This article is intended for non-specialists wanting to know a little bit more about SSDs.
The solid-state drive (SSD) is a relatively recent addition to the technologies available for mass data storage. In place of the spinning magnetic disk used in hard disk drives (HDDs) since the 1950s, an SSD relies on solid-state digital chips to store information. In recent years, SSDs have seen increasing use in many computer systems, from laptops to commercial web servers. Although SSDs offer clear benefits such as faster performance, the technology has a few limitations worth considering.
The marketplace currently offers a few different SSD memory chip technologies, each intended to fill specific needs. Among these is a low-cost NAND flash device called Multiple Level Cell (MLC) that gives the most bytes for the dollar, and performs well enough for consumer use. At the high end is Single Level Cell (SLC), which costs more but is faster and has longer device life.
SSDs have no moving parts and can store and retrieve data faster than a traditional hard disk drive. In an HDD, a mechanism scans the data recorded on the surface of a spinning metal platter. Due to physical inertia, it takes a few thousandths of a second to locate and fetch information. Although this seems quick, solid-state memory, not having that physical inertia to deal with, can perform much faster. In general, an SSD will outperform an HDD by up to a factor of 1,000, with random reads/writes racking up the biggest improvement, and sequential writes showing the least. In addition to faster speed, the lack of a motor-driven mechanism means the SSD is completely silent. SSDs are also more rugged than their mechanical cousins, standing up better to everyday bumps and jolts. Most SSDs also consume less power and physical space than HDDs, so they are a growing and popular choice in storage for laptops (not to mention tablets).
Wear and Tear
Although SSDs have no mechanical moving parts, each memory cell degrades electrically when writing new data over old. This means the drive can read data indefinitely but writing takes its toll on the memory chips. Depending on the specific SSD technology, any given memory bit can be rewritten from 5,000 to 100,000 times. When a bit is degraded, it can no longer reliably hold data. At this point, the drive’s controller circuit automatically moves the data from it and neighboring memory cells to a “fresher” area and marks the worn area as “out of service.” The controller skips the marked area for all future use.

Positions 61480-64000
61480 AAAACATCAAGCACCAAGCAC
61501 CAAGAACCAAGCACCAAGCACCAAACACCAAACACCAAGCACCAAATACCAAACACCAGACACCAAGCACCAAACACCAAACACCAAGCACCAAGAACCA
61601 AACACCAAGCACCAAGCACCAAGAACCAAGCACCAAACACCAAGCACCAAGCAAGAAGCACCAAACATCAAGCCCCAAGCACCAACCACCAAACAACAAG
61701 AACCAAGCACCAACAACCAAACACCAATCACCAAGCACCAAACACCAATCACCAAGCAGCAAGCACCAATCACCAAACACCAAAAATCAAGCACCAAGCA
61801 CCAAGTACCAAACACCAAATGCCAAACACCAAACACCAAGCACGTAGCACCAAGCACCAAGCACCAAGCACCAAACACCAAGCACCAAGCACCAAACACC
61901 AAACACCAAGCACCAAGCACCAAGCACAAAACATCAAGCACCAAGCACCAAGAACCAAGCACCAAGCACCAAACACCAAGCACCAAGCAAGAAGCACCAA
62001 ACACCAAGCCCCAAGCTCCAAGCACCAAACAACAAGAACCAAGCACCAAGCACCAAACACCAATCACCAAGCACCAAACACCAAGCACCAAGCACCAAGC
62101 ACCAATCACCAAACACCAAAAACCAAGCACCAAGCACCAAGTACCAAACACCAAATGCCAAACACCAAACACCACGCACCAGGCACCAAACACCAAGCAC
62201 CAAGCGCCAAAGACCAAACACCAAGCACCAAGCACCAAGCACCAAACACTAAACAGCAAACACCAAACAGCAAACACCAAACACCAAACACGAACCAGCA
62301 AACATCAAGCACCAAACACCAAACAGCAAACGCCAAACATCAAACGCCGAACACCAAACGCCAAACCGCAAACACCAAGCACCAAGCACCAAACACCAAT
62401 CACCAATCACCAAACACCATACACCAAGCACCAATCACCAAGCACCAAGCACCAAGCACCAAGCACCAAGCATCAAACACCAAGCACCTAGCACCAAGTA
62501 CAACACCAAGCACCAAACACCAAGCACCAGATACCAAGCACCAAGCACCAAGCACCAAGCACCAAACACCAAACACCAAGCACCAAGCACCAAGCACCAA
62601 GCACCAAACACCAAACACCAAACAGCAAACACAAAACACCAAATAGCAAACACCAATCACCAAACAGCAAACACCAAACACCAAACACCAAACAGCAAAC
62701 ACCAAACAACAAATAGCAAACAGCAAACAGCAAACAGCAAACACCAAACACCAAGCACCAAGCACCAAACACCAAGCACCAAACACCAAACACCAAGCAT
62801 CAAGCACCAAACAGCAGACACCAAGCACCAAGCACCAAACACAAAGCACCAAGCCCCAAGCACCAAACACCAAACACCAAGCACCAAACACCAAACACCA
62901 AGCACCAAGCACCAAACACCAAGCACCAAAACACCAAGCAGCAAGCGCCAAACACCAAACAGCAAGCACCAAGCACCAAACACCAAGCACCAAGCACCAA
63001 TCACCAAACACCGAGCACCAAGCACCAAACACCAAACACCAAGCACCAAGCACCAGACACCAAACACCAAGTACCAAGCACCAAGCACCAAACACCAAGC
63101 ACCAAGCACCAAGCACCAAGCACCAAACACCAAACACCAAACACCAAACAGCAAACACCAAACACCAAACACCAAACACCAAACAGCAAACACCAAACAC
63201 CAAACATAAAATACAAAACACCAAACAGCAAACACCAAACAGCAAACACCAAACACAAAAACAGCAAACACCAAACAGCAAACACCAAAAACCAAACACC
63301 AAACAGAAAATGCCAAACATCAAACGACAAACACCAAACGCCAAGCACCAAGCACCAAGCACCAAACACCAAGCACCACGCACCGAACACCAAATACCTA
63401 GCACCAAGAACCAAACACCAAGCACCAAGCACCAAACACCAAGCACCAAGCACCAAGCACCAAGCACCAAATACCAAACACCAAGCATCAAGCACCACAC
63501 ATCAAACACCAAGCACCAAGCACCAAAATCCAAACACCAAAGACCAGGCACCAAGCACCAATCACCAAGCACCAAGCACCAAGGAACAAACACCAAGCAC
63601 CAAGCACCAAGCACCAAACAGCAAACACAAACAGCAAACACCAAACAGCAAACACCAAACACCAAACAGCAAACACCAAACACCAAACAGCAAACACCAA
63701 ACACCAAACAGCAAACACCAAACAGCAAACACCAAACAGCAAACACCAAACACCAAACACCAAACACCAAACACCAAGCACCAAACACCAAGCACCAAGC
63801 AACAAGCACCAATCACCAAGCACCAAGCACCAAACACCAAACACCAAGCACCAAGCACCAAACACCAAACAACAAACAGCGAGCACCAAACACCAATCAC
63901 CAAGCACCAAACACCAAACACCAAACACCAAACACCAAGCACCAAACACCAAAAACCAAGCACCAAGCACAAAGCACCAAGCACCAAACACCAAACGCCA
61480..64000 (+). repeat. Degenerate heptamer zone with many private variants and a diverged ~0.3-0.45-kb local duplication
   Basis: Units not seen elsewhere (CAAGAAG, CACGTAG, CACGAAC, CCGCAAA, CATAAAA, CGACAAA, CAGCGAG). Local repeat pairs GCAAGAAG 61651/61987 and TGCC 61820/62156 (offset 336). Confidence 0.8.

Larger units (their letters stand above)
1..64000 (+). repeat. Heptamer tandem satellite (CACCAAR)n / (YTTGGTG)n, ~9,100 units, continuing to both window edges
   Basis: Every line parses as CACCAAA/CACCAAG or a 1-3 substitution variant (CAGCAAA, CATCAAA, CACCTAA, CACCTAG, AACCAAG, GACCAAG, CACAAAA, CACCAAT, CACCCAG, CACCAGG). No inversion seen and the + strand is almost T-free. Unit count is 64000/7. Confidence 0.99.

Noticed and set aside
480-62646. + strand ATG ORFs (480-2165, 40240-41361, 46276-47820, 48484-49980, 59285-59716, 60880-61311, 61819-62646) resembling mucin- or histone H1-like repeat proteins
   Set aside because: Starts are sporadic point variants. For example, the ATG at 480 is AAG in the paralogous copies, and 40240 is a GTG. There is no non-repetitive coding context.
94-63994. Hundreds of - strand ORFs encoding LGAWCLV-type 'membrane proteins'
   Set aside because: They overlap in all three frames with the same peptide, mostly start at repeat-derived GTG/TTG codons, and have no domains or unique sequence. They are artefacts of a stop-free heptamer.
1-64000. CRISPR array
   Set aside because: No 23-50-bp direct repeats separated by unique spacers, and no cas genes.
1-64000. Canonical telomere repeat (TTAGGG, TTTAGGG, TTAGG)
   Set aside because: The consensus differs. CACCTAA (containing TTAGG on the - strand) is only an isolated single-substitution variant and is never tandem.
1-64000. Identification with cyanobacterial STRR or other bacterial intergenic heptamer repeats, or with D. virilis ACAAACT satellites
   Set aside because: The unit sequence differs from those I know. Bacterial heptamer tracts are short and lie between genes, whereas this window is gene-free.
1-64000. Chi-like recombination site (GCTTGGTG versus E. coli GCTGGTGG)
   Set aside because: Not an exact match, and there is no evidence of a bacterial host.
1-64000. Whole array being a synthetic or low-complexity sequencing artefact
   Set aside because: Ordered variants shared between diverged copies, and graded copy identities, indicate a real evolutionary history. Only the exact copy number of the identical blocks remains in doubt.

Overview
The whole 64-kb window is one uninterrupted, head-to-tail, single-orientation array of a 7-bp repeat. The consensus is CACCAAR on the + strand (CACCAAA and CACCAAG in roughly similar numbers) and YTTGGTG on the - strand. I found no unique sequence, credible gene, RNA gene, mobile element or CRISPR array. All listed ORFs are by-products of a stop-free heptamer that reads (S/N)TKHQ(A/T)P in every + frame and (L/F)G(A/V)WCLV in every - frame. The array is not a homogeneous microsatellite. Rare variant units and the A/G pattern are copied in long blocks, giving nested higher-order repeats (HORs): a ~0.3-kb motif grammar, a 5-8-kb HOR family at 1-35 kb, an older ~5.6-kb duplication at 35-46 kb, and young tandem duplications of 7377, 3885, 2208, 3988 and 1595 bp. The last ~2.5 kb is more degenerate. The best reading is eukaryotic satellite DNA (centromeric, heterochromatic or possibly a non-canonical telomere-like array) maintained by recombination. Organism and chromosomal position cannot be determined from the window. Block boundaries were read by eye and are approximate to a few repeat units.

Because of the memory wear issue noted above, most modern SSDs now come with wear-leveling technologies that keep track of where data is written. This technology avoids repeatedly over-writing the same physical bits and spreads the wear throughout the drive. Wear-leveling prolongs drive life and postpones the time at which the drive takes blocks out of service.
SSD manufacturers build extra capacity into each drive, amounting to roughly 7 to 30 percent of the rated capacity. This practice, called over-provisioning, ensures that the drive maintains its rated capacity for the reasonable operating lifetime of the drive, despite losses from worn bits. The extra room also helps maintain drive performance as the drive fills with data. In addition to factory over-provisioning, you can manually adjust the drive’s overhead space with utility software.
As of 2016, SSDs come at a premium price, offering less capacity for each dollar spent compared to HDDs. The storage capacity of a given SSD also tends to be somewhat less than HDDs, so if you manage many terabytes of data, you’d need more SSDs than you would the cheaper and larger HDDs.
Formats and Compatibility
Many consumer-grade SSDs are available in the 2.5-inch standard drive format used in laptop PCs. Other formats include mSATA and the newer M.2; these slim, card-style designs use a fraction of the space of traditional drives, attaching directly to the motherboard through PCIe or a dedicated socket. Manufacturers make available adapter brackets that allow you to fit these new form factors into the older 3.5-inch HDD slot or into interfaces that might not exist on some older motherboards.
Consumer vs. Enterprise Grade
Solid-state drives come in consumer or enterprise-grade units. Consumer-grade drives tend to be less expensive but still well-suited to everyday personal tasks. Enterprise-grade drives tend to be faster and more expensive with enhanced, brownout-resistant power supplies and memory chips that hold up better under continuous, write-heavy workloads.
SSD Economic Trends
Since the 1960s, solid-state memory chips have increased over a millionfold in capacity. This dramatic trend will likely continue as semiconductor makers push the limits of their science. The price of SSDs has steadily fallen over the past several years, and capacities have risen. It seems all but inevitable that SSDs will overtake HDDs at some point, rendering them obsolete.
Solid-state drives represent serious competition to traditional HDDs. Although currently more expensive and not without their own technical issues, they are clearly faster than mechanical hard drives, and as the technology advances, the benefits will only improve with time.